Shaler Township, Pennsylvania

Coordinates: 40°31′15″N 79°57′49″W / 40.52083°N 79.96361°W / 40.52083; -79.96361
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Shaler Township, Pennsylvania
Bridge in Shaler Township
Bridge in Shaler Township
Location in Allegheny County and the U.S. state of Pennsylvania.
Location in Allegheny County and the U.S. state of Pennsylvania.
Shaler Twp is located in Pennsylvania
Shaler Twp
Shaler Twp
Shaler Twp is located in the United States
Shaler Twp
Shaler Twp
Coordinates: 40°31′15″N 79°57′49″W / 40.52083°N 79.96361°W / 40.52083; -79.96361
CountryUnited States
CountyAllegheny County
Founded byJohn Shaw, Jr.
Named forCharles Shaler
 • Total11.17 sq mi (28.93 km2)
 • Land11.07 sq mi (28.68 km2)
 • Water0.10 sq mi (0.25 km2)
 • Total28,757
 • Estimate 
 • Density2,554.04/sq mi (986.12/km2)
Time zoneUTC-5 (EST)
 • Summer (DST)UTC-4 (EDT)
ZIP code
15101, 15116, 15209, 15215, 15223
Area code412
FIPS code42-003-69584
School districtShaler Area

Shaler Township is a township in Allegheny County in the U.S. state of Pennsylvania. It consists of much of the community of Glenshaw and several neighboring communities. The population was 28,757 at the 2010 census. It is part of the Pittsburgh metropolitan area.


Traders began settling in the Shaler area in the mid-18th century. The most prominent early trader in the area was George Croghan, who came in the early 1740s. By 1754, settlement included the Pine Creek trading post, where Europeans traded fur and skins with the Mingo and other Native Americans in the Ohio Valley. The second early European settlement was Girty's Run, established by Simon Girty.[3]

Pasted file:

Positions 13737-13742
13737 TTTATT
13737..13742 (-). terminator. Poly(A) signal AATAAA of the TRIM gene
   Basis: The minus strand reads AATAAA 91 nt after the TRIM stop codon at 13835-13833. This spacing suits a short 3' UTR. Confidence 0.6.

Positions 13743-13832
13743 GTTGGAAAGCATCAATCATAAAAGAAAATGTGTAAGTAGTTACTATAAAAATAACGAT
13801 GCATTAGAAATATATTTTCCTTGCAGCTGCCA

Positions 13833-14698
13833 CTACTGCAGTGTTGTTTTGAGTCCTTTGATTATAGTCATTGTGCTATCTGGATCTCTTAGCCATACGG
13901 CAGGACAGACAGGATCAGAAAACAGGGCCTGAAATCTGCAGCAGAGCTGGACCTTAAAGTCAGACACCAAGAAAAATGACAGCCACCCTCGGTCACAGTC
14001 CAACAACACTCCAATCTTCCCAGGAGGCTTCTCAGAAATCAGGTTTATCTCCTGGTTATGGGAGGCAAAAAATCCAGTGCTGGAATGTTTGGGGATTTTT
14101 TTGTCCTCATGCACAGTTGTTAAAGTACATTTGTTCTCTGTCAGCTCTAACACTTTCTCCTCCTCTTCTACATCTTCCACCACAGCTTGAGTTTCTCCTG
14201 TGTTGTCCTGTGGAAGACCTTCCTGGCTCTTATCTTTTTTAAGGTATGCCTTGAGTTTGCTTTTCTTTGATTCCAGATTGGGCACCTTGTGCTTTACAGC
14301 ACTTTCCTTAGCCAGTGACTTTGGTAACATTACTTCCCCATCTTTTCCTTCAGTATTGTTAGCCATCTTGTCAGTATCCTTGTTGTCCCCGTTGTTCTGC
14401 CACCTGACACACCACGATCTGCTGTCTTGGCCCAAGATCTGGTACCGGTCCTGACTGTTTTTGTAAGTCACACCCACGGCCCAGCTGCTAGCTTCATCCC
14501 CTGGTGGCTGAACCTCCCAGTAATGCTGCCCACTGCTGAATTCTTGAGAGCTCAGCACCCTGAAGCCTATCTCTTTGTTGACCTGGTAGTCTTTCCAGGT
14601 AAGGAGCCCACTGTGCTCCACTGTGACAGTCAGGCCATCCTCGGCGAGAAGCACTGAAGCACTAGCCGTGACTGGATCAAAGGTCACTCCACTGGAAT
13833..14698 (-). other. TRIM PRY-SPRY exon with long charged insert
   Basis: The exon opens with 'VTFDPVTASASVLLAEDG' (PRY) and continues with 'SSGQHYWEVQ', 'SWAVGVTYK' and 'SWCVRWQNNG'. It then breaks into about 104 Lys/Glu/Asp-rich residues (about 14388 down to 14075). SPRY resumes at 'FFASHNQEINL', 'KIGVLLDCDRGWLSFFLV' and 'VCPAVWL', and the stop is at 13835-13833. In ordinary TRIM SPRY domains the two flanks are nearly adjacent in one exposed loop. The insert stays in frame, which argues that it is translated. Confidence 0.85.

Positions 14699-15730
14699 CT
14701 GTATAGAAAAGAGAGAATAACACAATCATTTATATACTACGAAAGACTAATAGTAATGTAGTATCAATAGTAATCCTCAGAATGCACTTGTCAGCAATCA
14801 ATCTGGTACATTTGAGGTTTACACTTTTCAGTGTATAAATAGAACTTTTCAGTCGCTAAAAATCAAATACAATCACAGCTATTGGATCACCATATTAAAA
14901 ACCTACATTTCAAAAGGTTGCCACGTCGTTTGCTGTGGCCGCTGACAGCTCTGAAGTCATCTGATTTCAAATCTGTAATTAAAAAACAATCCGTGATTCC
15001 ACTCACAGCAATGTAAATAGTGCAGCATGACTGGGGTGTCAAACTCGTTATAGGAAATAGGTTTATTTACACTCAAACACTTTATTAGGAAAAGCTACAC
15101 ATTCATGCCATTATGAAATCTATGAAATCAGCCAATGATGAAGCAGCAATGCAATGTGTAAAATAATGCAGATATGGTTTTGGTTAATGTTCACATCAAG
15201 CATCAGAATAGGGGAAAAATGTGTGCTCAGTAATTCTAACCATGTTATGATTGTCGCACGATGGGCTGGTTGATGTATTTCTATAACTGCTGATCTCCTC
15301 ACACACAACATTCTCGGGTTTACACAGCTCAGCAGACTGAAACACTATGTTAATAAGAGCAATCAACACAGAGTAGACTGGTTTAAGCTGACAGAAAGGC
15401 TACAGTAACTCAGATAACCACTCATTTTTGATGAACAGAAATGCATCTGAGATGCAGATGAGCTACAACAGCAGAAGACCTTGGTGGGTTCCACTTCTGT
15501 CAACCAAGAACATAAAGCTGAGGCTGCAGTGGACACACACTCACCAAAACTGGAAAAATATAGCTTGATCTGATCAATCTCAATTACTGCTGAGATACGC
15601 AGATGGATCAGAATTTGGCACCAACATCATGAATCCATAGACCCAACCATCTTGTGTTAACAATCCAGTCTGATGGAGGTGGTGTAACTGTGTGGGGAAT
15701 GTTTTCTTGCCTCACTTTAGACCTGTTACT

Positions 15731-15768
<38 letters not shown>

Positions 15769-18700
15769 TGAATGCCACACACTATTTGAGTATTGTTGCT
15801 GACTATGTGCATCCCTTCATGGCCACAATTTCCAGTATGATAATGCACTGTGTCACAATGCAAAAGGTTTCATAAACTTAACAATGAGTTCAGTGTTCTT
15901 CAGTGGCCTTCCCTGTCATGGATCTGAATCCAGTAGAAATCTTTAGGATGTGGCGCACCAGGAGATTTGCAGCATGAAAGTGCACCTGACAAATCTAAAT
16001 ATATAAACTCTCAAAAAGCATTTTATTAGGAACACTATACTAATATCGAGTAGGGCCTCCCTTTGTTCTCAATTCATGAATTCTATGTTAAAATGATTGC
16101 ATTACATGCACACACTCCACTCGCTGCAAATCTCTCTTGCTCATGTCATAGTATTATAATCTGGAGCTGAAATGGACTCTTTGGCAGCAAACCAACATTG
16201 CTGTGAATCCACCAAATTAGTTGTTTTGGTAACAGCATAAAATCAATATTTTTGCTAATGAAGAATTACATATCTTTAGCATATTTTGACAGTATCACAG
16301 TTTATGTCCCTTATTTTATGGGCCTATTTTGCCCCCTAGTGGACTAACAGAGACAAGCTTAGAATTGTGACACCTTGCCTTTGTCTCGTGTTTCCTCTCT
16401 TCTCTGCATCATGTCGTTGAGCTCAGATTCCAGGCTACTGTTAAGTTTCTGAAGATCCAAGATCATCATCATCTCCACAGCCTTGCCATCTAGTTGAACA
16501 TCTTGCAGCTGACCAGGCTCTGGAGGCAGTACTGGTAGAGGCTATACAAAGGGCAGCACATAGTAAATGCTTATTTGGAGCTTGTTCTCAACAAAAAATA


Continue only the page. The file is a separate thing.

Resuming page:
The village of Glenshaw, Pennsylvania—at the center of what became Shaler Township—was established in the early 19th century, beginning with a log sawmill built by John Shaw, Sr. after he bought 600 acres (2.4 km2) of land north of Pittsburgh in 1800. The area became known as "Shaw's Glen", and later Glenshaw. Members of the Shaw family subsequently built a log gristmill, a sickle factory, and a coal mine.[4]

On March 20, 1845, a petition to form a new township from portions of Ross and Indiana townships was presented to the Court of Quarter Sessions. Col. James A. Gibson, Alexander V. Brackenridge and John Murray were appointed as viewers. They reported in favor on June 10 of the same year, although it was two years later on March 20, 1847, that the court decree establishing the township was issued, in the name of Marion.[5] While the township was initially confirmed with the name Marion; on the same day the name was changed to Shaler, after Charles Shaler, a prominent mid-19th century Pittsburgh area judge, who served as President Judge of the 5th District Court in Beaver County.[6] The township is not named for the numerous deposits of shale rock found within its borders; this is instead a common misconception.

At the time of establishment, Shaler Township encompassed all of its current holdings plus the boroughs of Etna, Millvale, and a large tract of Ross Township. By 1868, Shaler lost much of its land to the new boroughs. In 1900, Shaler became one of the early townships to be classified as a township of the first class. The township's boundaries remain basically the same today as they were in 1900.